Barre gets ready ‘just in case’
BARRE — A recent run of unusually wet weather with more on the horizon has city officials on yellow alert as yet another storm approaches.
Flooding is a concern given Barre’s history with weather patterns like the one that has settled in this week and is expected to extend into early next week.
With a forecast calling for long periods of steady soaking or periodic heavy rain later today and into Friday, City Manager Steve Mackenzie said his department heads are on an “elevated state of alert and preparedness” and officials from Vermont Emergency Management have scheduled an afternoon briefing at Alumni Hall.
According to Mackenzie, the 5 p.m. briefing was requested by Mayor Thomas Lauzon. Officials from neighboring communities, including Barre Town, Montpelier and Berlin, have been invited to attend, he said.
It may not amount to anything, but Mackenzie said the rain that has fallen so far, coupled with the rain that is expected to fall, has historically led to flooding in Barre.
“It just feels like times past,” he said, noting city crews are monitoring trash racks and “choke points” along the Stevens Branch of the Winooski River and Gunner Brook, and have started reaching out to contractors to arrange for them to mobilize excavators at key locations if the water starts to rise rapidly.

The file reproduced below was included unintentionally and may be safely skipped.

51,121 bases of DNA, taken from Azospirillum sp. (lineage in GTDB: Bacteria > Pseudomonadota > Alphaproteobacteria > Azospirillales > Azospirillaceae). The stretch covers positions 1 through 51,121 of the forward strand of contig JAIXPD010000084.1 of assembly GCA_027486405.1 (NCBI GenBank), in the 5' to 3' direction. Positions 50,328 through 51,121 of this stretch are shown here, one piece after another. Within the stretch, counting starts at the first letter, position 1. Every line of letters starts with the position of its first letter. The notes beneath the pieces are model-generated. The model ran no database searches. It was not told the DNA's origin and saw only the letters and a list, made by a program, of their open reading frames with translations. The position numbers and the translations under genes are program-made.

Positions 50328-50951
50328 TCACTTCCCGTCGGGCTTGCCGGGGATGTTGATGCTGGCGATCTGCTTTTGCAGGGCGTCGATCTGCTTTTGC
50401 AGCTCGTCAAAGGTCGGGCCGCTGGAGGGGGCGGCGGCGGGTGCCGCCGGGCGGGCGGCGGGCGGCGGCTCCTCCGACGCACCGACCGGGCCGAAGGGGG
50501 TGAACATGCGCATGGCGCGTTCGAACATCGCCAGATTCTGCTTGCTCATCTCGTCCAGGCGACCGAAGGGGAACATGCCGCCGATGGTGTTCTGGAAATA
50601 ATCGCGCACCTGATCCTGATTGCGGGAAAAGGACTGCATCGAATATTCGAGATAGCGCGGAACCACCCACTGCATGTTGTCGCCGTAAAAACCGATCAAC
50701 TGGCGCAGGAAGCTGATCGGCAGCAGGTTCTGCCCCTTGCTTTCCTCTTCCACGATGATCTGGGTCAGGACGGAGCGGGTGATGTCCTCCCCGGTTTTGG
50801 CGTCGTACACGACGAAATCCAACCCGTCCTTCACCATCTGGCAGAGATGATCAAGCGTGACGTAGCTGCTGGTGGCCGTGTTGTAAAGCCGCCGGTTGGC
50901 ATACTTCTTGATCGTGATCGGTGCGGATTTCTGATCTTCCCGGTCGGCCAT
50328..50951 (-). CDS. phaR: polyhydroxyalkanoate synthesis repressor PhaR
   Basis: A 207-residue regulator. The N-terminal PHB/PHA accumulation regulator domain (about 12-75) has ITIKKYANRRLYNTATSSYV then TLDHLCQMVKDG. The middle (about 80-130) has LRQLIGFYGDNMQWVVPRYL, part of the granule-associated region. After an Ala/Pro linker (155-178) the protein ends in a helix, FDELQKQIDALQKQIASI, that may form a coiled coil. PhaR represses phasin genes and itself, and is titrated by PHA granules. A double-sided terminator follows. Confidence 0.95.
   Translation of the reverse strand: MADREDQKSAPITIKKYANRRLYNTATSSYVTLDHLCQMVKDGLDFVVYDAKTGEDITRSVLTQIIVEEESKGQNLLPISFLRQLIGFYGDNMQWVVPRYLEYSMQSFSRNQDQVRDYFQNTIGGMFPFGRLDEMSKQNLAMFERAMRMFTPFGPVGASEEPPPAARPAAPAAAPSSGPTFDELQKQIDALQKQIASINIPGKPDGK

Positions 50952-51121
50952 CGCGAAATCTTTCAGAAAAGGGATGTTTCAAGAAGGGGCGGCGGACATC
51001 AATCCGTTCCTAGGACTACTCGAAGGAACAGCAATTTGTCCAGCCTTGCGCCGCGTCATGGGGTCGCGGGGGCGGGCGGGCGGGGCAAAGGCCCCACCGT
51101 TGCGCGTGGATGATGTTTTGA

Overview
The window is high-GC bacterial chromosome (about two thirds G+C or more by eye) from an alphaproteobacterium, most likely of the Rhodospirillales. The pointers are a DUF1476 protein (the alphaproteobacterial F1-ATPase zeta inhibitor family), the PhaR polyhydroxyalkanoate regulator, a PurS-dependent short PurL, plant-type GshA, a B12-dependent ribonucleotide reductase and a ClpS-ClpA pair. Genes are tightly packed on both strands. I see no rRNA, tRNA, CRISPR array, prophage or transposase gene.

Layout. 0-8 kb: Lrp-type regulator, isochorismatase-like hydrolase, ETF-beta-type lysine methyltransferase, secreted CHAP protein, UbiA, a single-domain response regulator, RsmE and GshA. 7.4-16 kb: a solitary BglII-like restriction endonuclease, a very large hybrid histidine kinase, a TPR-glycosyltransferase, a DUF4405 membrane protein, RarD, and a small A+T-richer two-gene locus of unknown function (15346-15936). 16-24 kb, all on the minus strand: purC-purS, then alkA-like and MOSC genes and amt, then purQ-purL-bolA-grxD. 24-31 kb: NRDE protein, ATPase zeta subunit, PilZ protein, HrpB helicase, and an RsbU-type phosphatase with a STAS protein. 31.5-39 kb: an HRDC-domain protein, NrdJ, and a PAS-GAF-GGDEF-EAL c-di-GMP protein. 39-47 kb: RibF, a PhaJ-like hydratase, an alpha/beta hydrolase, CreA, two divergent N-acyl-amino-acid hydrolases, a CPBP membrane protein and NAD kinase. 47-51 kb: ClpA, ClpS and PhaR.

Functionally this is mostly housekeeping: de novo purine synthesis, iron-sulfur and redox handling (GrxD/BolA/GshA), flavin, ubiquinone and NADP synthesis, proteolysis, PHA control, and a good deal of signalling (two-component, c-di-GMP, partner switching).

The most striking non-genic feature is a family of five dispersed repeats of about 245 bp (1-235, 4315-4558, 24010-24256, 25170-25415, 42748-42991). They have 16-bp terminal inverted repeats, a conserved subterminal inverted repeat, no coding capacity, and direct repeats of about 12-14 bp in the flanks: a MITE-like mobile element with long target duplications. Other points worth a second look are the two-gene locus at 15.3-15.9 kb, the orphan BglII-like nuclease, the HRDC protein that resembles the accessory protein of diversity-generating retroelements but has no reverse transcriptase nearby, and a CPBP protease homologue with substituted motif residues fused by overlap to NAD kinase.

“We’re just trying to make sure, as best we can, that nobody gets caught asleep at the wheel,” he said.
The fact that the fire department is operating out of the Civic Center complex on Seminary Hill is unrelated to the weather, but could be a helpful coincidence if North Main Street floods as it has in the past and did two years ago.
“Let’s hope that’s a staging that wasn’t needed for this,” he said, noting firefighters have been operating from the civic center while the fire station is being cleaned in the wake of suspected asbestos contamination that was linked to a late-December fire.
Meanwhile, emergency services around the state are preparing for any problems that may stem from the extended rain Vermont is expected to see into at least Tuesday.
The Vermont Division of Emergency Management and Homeland Security says it has been working with municipalities, emergency responders, the National Guard, and other state and federal partners on any issues that may crop up due to saturated soils and rivers from the rain.
No flooding is imminent, but the National Weather Service says flooding could occur in as yet undetermined areas of the state due to heavy rain.
Emergency management advises Vermonters to remain vigilant and use common sense to protect themselves, their families, and their property. Drive at safe speeds during downpours, stay clear of high or fast-running water, and never drive or walk across a flooded road. Emergency management says this is also a good occasion to ensure you have an emergency preparedness kit with items like water, food, flashlights, radio, and batteries.
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